Talking is a big process in school bullying, it’s how it starts and how it ends. Talk to the person that is getting bullied, she/he most likely feels unimportant. Try to involve the person in your conversations or some groups that you think will be interesting for them, to create a positive network around them.

Find more advice here if you have witnessed bullying.
Find examples here of things to say when you see bullying.

What is Metis Beach School doing to STOP bullying?
There are a lot of things that Metis Beach School is doing. They have a plan that took them over two years to make! One way they help stop bullying at the school is that they have lots of school trips. The teachers pair-up the people who never really talk and who get in trouble with each other so that they have to work together and get to know each other. Even though they may not like each other at least they will respect each other!

Metis Beach School is small so it doesn’t have to take major action against bullying like in other schools. The bullying occuring at MBS is more on the verbal side, there are no fistfights – that hasn’t happened in over six years!

Another thing that MBS is doing is having guest speakers that come to the school and talk about bullying, how it happens and how to end it. Then we play games like the line game, where the teacher says a sentence like “people sometimes pick on me” and if it is true for you, you stand on the line with everyone else who has the same experience. These games help you to know that it’s not just you in that situation, that there are other people out there who are going through the same thing.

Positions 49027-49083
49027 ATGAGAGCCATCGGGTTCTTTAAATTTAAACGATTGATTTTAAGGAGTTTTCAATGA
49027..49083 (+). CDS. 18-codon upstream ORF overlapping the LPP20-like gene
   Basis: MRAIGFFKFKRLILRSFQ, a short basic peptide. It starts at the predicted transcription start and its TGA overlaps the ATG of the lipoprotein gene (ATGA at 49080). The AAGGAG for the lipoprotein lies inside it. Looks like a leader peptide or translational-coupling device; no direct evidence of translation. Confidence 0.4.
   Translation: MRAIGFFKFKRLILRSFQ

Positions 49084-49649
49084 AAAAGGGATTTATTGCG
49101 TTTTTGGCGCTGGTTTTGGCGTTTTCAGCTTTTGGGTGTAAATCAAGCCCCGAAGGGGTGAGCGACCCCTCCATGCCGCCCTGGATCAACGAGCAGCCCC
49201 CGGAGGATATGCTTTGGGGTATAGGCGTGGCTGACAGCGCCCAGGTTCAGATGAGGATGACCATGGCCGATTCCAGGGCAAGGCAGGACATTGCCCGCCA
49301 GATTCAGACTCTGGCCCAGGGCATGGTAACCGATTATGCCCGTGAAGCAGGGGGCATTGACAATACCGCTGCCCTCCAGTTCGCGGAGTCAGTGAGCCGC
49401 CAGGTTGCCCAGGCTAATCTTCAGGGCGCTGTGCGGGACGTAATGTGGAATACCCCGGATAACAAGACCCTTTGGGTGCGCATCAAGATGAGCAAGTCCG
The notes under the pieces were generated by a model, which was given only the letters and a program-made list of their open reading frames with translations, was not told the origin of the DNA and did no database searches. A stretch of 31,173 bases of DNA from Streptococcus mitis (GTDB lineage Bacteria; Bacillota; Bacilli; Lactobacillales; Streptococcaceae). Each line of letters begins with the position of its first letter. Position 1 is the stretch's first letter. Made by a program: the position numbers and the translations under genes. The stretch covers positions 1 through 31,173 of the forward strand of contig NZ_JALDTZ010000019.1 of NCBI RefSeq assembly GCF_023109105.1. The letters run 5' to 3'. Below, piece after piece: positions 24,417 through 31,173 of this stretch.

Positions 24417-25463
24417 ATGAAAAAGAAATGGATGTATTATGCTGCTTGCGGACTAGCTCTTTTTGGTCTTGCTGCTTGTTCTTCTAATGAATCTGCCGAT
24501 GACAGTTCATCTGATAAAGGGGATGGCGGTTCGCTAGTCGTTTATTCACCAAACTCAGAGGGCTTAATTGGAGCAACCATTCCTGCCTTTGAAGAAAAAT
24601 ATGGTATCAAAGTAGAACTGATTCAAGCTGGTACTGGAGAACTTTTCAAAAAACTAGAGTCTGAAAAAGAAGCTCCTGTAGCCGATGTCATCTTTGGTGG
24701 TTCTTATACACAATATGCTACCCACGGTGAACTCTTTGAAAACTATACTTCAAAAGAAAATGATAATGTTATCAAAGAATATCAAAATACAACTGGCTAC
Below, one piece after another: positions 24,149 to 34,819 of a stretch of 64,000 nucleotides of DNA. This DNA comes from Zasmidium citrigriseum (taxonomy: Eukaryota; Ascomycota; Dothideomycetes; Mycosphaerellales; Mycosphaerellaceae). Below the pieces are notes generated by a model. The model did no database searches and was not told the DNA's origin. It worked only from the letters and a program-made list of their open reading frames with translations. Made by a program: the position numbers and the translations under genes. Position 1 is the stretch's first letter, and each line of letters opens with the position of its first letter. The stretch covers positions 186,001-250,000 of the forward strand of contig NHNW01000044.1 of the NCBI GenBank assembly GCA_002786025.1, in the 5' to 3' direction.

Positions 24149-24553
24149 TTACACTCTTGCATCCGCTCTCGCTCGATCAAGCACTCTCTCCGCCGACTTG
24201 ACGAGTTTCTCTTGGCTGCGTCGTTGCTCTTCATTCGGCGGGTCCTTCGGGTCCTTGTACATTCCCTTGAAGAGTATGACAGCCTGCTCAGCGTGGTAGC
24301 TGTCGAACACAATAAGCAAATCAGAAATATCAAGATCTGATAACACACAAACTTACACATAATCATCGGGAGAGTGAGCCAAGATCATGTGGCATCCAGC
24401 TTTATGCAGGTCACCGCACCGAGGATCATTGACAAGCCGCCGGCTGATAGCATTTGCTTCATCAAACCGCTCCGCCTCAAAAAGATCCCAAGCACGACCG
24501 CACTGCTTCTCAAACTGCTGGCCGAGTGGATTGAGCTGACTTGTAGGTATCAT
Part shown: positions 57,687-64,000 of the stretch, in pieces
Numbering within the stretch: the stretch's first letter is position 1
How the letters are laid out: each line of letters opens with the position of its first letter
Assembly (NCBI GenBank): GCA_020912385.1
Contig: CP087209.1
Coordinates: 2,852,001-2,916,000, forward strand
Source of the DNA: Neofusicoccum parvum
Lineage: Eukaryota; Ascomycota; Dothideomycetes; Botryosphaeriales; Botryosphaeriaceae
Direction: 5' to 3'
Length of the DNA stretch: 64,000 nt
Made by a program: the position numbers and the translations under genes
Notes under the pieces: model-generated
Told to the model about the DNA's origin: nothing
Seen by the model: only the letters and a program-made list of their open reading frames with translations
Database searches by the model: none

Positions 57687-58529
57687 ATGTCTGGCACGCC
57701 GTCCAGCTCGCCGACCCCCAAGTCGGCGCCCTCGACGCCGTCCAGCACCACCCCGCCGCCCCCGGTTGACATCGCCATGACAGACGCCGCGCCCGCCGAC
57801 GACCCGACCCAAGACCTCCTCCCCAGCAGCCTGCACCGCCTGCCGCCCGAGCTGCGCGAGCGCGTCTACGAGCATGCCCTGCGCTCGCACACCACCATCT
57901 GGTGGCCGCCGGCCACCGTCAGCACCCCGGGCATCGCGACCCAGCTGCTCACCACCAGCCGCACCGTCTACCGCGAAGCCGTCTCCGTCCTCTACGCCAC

In the end people learn to get along with each other. There might always be someone being bullied but that’s why it is important to tackle bulling together and to keep looking out for your classmates. “Life isn’t easy it’s a challenge,” said a secondary student.

Serious facts about school bullying in Canada

  • At least 1 in 3 adolescent students in Canada have reported being bullied recently
  • 47% of Canadian parents report having a child victim of bullying
  • Any participation in bullying increases risk of suicidal ideas in youth
  • Children who are bullied suffer more headaches, stomachaches, depression and anxiety. Mental health problems associated with bullying tend to last until later in life
  • Children who bully, and those who are bullied, will be more likely to miss school, show little interest in their studies and suffer poor grades
  • 71 per cent of teachers say they usually intervene with bullying problems; but only 25 per cent of students say that teachers intervene
  • Boys are more likely to experience direct forms of bullying (physical aggression) while girls experience more indirect forms of bullying including cyberbullying
  • Over half of bullied children do not report being bullied to a teacher
  • Victimized children who told an adult about being bullied reported being less victimized the following year compared to children who did not report being bullied
  • Whether you’re a witness or a victim of bullying or violence, your school has an obligation to act. For example, it must create support measures to help you. It must also ensure that your complaint stays confidential
  • The school must also have disciplinary measures for bullies. For example, it can suspend a student who has bullied